• One-quarter credit: The state will earn one-quarter of a point if it requires secondary general education licenses in conjunction with high-incidence special education licenses but does not offer secondary special education licenses.

Research rationale

Generic K-12 special education licenses are inappropriate for teachers of high-incidence special education students. Too many states do not distinguish between elementary and secondary special education teachers, certifying all such teachers under a generic K-12 special education license. While this broad umbrella may be appropriate for teachers of low-incidence special education students, such as those with severe cognitive disabilities, it is deeply problematic for high-incidence special education students, who are expected to learn grade-level content.[1] And because the overwhelming majority of special education students are in the high-incidence category, the result is a fundamentally broken system.

Special education teachers teach content and therefore must know content.[2] While special educators should be valued for their critical role in working with students with disabilities and special needs, each state identifies them not as "special education assistants" but as "special education teachers," presumably because it expects them to provide instruction. Inclusion models, where special education students receive instruction from a general education teacher paired with a special education teacher to provide instructional support, do not mitigate the need for special education teachers to know content.[3] Providing instruction to children who have special needs requires knowledge of both effective learning strategies and the subject matter at hand.[4] Failure to ensure that teachers are well trained in content areas—presumably through subject matter licensing tests—deprives special education students of the opportunity to reach their academic potential.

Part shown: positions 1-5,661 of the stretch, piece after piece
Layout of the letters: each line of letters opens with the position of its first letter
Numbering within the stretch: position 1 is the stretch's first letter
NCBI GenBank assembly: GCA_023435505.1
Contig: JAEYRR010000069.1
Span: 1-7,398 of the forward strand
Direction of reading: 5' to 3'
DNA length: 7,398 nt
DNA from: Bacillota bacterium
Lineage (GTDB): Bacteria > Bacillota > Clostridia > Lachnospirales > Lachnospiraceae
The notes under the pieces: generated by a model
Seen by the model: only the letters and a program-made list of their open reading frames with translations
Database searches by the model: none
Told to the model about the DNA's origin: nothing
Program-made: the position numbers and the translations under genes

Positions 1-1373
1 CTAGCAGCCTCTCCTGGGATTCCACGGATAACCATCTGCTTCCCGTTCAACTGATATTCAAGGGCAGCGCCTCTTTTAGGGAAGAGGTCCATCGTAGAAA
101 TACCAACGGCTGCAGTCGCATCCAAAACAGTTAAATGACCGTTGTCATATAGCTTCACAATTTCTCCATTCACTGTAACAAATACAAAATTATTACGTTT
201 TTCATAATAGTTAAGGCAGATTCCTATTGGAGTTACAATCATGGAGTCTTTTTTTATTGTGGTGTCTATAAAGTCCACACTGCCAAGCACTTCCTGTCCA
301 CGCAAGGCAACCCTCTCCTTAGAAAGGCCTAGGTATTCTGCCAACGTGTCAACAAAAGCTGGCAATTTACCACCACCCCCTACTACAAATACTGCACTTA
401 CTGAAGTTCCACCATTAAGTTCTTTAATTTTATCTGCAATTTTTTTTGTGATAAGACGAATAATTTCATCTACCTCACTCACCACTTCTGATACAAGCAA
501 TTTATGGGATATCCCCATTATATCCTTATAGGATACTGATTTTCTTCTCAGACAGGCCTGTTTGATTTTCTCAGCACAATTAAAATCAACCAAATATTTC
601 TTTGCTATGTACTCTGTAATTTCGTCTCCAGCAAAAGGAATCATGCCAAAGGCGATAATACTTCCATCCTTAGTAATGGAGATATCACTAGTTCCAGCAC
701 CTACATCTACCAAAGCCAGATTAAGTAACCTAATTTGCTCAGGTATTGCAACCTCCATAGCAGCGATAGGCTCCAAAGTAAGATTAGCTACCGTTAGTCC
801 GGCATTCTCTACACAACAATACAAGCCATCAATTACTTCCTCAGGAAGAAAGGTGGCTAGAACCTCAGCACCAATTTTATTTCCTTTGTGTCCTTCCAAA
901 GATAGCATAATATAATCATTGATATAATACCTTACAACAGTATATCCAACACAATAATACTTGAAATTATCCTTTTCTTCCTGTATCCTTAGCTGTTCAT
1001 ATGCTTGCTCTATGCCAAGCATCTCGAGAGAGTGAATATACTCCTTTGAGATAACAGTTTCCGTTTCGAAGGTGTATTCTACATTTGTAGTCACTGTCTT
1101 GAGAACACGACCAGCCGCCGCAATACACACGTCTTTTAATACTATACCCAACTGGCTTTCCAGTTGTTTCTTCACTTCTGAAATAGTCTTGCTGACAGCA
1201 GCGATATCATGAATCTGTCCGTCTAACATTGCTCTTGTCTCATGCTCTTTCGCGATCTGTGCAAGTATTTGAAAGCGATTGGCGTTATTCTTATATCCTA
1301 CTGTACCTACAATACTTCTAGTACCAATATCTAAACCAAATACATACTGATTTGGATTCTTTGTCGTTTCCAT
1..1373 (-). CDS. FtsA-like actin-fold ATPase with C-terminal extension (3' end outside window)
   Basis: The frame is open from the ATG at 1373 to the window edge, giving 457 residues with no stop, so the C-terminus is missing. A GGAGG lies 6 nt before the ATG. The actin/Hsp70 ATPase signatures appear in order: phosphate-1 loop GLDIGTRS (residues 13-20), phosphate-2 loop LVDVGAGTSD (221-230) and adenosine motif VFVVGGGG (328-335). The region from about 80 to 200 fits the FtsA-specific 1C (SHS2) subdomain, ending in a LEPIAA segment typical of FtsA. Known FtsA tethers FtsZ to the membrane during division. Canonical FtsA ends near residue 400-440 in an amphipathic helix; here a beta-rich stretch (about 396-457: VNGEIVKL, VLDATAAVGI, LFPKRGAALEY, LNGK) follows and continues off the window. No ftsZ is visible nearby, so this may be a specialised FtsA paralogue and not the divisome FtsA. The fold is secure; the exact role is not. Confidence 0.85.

[1] Levenson, N. (2011). Something has got to change: Rethinking special education (Working Paper 2011-01). American Enterprise Institute for Public Policy Research. Retrieved from http://eric.ed.gov/?id=ED521782
[2] For an analysis of the importance of special educator content knowledge, see: Levenson, N. (2011). Something has got to change: Rethinking special education. American Enterprise Institute (Working paper 2011-01, 1-20).; For information on teacher licensing tests, see: Gitomer, D. H., & Latham, A. S. (1999). The academic quality of prospective teachers: The impact of admissions and licensure testing. Educational Testing Service. Retrieved from http://www.ets.org/Media/Research/pdf/RR-03-35.pdf; For a study on teacher testing scores and student achievement, see: Ladd, H. F., Clotfelter, C. T., & Vigdor, J. L. (2007). How and why do teacher credentials matter for student achievement (NBER Working Paper, 142786). Retrieved from http://www.caldercenter.org/sites/default/files/1001058_Teacher_Credentials.pdf
[3] Feng, L., & Sass, T. R. (2010). What makes special education teachers special? Teacher training and achievement of students with disabilities (Working Paper 49). National Center for Analysis of Longitudinal Data in Education Research. Retrieved from http://www.urban.org/UploadedPDF/1001435-what-makes-special.pdf; Monk, D. H. (1994). Subject area preparation of secondary mathematics and science teachers and student achievement. Economics of Education Review, 13(2), 125-145.
[4] For research on the importance of teachers' content knowledge, see: Boyd, D. J., Grossman, P. L., Lankford, H., Loeb, S., & Wyckoff, J. (2009). Teacher preparation and student achievement. Educational Evaluation and Policy Analysis, 31(4), 416-440; Willingham, D. T. (2006). How knowledge helps: It speeds and strengthens comprehension, learning—and thinking. American Educator, 30(1), 30-37.